20. this sounds interesting. great review as usual :)
    'strange creatures who inhabit the underground and worship Lovecraftian giant fish things'- that makes me want to read it.


  21. Saveophelia: Stephenson is an author I've been meaning to check out for I don't know how long!

    tanabata: It is both different and very Murakami! And I need to see about the re-reads challenge...another blogger was hosting one but I think only for the first half of the year, so I'll have to get in touch with them.

    Rhinoa: I really do think you'd enjoy it!

    Naida: lol, it's intriguing, isn't it? :P

  22. what?the 10% thing is not true? you're gonna hate The adoration of Jenna Fox then! hi hi:P

  23. I've only read one book by Murakami--that is, After Dark. I liked it.

    I also like your quote on fairness from this book.

  24. Valentina: I won't let it ruin it for me :P But I'm glad you warned me, because now I'll be prepared.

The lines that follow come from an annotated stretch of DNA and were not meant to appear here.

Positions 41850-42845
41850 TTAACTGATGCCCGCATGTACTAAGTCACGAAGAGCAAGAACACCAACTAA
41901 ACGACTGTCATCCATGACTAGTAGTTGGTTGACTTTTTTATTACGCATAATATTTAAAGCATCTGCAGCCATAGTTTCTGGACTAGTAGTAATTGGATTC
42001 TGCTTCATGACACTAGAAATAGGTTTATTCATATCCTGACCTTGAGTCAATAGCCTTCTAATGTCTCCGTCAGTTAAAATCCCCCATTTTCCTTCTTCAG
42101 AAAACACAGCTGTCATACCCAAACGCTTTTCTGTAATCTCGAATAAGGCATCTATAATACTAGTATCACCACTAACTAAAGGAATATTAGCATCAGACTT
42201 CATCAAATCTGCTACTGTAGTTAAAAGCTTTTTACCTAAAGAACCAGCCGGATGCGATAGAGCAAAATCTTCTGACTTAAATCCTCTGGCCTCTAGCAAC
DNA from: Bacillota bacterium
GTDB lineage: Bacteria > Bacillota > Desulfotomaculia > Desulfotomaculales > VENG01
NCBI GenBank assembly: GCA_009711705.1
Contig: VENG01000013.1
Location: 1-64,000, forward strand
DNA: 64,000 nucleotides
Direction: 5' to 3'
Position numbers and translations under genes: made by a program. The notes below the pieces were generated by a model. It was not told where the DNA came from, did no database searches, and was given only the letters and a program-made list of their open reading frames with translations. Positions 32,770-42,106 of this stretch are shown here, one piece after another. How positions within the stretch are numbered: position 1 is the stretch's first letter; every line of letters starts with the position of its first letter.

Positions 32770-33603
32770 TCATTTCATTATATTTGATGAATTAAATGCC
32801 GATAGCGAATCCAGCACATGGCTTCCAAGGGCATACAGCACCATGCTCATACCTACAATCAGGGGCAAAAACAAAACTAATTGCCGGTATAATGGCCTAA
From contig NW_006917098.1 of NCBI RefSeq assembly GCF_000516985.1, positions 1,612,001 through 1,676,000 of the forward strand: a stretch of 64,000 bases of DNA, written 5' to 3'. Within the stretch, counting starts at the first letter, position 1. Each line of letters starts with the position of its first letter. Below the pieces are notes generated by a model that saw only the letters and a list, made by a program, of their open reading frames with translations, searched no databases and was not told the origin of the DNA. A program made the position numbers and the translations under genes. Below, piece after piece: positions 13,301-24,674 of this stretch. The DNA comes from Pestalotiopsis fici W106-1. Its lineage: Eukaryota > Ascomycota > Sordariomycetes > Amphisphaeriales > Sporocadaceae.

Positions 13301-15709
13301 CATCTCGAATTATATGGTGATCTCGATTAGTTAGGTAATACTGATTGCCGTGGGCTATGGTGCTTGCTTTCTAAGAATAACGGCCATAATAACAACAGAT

Alice: I've seem mixed reviews of After Dark. I want to read it, it sounds good, but most Murakami fans seem to agree it's not one of his best. I guess it means you're in for something even better next time!

  25. My comment started off like this: Ohmygoshohmygoshohmygosh I need to get my hands on more Murakami. But then I read your paragraph about the ending and now my comment is this: Look at you trying to make sense of Murakami when you *just* told me you stopped. :P But really--two things make me really interested in reading more. 1. The fact that you don't know where to start with this review and 2. that the ending made you rethink the entire book. As frustrating as those two things are, I love it...

  26. Trish: lol! There is no denying it, you're right. I was tricked into trying to make sense of it by the fact that it makes more sense than his others :P I really like it when that happens too. Even though I think I preferred the direction the book seemed to be taking than the one it actually took, I love that it made me think about things differently.

  27. Brilliant work of Murakami(what a great mind) and a big step forward to a more deep soulfull realistic way of writing, exploring life and our self..